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Nitric oxide synthase 2 enhances the survival of mice during Salmonella Typhimurium infection-induced sepsis by increasing reactive oxygen species, inflammatory cytokines and recruitment of neutrophils to the peritoneal cavity

Yadav, Shikha and Pathak, Sanmoy and Sarikhani, Mohsen and Majumdar, Shamik and Ray, Semanti and Chandrasekar, Bhagawat S and Adiga, Vasista and Sundaresan, Nagalingam R and Nandi, Dipankar (2018) Nitric oxide synthase 2 enhances the survival of mice during Salmonella Typhimurium infection-induced sepsis by increasing reactive oxygen species, inflammatory cytokines and recruitment of neutrophils to the peritoneal cavity. In: FREE RADICAL BIOLOGY AND MEDICINE, 116 . pp. 73-87.

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Official URL: http://dx.doi.org/10.1016/j.freeradbiomed.2017.12....

Abstract

Sepsis, a leading cause of death in intensive care units, is primarily caused due to an exaggerated immune response. The hyperactive inflammatory response mediated by immune cells against infectious organisms and their toxins results in host cell death and tissue damage, the hallmarks of septic shock. Therefore, molecules that modulate inflammatory responses are attractive therapeutic targets for sepsis. Nitric oxide (NO) is a signaling molecule, which is implicated in regulating diverse immune functions. Although, the protective roles of NO in infectious diseases are well documented, its importance in sepsis is controversial. In the present study, the effects of intra-peritoneal injection of mice with Salmonella Typhimurium, a Gram-negative intracellular pathogen, were studied which leads to a rapid upregulation of serum cytokines and infiltration of neutrophils to the peritoneal cavity. Surprisingly, the induction of inflammatory cytokines and chemokines, e.g. IL6 and CCL2, and the infiltration of neutrophils into the peritoneal cavity are mitigated in mice lacking Nitric oxide synthase 2 (NOS2). The reduced inflammatory response in Nos2(-/-) mice is accompanied by greater bacterial burden in the peritoneal cavity, lower thymic atrophy, higher liver damage and cardiovascular dysfunction followed by decreased survival. However, no significant differences are observed in other responses between C57BL/6 wild type (WT) and Nos2(-/-) mice: induction of glucocorticoids, phagocytic ability and apoptosis of peritoneal cells. This study clearly highlights the NOS2-dependent and - independent responses in this mouse model of peritonitis induced sepsis. Importantly, pre-treatment of Nos2(-/-) mice with DETA-NO, a NO donor, upon infection, restores neutrophil recruitment, reduces bacterial numbers in the peritoneal cavity, improves liver and cardio-vascular function and enhances survival. Interestingly, DETA-NO treatment does not significantly increase the survival of infected WT mice. The implications of these results and the complex roles of NO as a target molecule during sepsis are discussed.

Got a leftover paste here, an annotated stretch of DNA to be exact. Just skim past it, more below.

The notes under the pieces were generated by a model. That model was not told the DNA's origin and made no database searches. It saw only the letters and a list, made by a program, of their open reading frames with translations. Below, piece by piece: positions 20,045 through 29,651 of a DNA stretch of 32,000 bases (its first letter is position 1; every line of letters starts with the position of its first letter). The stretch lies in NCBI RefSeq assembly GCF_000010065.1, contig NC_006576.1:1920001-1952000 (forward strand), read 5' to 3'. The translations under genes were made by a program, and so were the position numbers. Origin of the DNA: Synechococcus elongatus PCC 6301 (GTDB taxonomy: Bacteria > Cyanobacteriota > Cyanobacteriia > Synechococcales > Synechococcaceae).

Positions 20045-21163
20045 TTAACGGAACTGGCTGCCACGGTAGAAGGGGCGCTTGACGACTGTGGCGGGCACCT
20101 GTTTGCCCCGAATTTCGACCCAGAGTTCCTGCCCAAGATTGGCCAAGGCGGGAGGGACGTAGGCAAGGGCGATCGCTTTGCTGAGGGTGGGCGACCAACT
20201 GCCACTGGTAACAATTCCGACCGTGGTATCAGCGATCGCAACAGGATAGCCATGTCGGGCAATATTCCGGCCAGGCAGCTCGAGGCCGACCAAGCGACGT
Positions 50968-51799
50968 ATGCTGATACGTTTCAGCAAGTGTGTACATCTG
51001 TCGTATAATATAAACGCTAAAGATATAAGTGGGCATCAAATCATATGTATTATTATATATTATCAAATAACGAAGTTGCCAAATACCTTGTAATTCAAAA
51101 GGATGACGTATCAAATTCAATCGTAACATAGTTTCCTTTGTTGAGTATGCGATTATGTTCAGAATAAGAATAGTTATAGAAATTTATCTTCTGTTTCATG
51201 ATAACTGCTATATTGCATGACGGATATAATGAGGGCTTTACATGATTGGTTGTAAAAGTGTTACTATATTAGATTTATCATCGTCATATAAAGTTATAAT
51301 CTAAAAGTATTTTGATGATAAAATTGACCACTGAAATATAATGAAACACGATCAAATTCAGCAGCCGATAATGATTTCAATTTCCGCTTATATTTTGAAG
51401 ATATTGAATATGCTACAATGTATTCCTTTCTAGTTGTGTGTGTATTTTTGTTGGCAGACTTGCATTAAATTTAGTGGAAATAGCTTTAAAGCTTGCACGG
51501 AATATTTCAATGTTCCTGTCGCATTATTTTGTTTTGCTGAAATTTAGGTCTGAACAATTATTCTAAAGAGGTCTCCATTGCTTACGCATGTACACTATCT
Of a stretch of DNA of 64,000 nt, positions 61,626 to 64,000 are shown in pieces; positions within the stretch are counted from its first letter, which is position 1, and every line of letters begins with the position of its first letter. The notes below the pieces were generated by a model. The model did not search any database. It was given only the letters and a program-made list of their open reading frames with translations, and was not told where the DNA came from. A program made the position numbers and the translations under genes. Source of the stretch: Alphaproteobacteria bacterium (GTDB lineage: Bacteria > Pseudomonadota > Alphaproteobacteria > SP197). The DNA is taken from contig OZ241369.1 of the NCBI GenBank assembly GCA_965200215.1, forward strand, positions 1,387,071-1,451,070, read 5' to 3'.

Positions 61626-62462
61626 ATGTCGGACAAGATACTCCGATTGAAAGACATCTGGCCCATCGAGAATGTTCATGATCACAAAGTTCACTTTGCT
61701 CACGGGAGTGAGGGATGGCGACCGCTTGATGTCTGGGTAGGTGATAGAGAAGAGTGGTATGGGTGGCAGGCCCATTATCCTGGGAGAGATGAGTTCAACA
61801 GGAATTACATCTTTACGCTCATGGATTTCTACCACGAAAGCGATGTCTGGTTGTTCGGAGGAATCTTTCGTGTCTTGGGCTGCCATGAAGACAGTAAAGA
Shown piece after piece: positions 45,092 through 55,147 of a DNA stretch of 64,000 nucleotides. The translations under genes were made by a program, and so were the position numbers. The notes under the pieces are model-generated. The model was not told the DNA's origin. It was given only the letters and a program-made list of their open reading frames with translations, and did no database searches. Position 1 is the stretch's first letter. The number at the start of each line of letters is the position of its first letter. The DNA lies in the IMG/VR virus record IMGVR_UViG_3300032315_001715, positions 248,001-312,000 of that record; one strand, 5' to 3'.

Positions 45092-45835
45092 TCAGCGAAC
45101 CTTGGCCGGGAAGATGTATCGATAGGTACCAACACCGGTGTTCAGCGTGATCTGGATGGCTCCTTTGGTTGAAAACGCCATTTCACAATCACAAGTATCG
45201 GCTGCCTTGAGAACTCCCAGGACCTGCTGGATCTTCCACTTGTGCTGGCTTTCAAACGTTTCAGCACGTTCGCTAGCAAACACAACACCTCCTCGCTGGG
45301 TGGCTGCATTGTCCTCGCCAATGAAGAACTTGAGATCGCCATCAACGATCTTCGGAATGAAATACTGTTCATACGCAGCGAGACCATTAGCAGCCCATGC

Item Type: Journal Article
Additional Information: Copy right for the article belong to ELSEVIER SCIENCE INC, 360 PARK AVE SOUTH, NEW YORK, NY 10010-1710 USA
Department/Centre: Division of Biological Sciences > Biochemistry
Division of Biological Sciences > Microbiology & Cell Biology
Division of Biological Sciences > Centre for Infectious Disease Research
Depositing User: Id for Latest eprints
Date Deposited: 08 Mar 2018 19:08
Last Modified: 08 Mar 2018 19:08
URI: http://eprints.iisc.ac.in/id/eprint/59115

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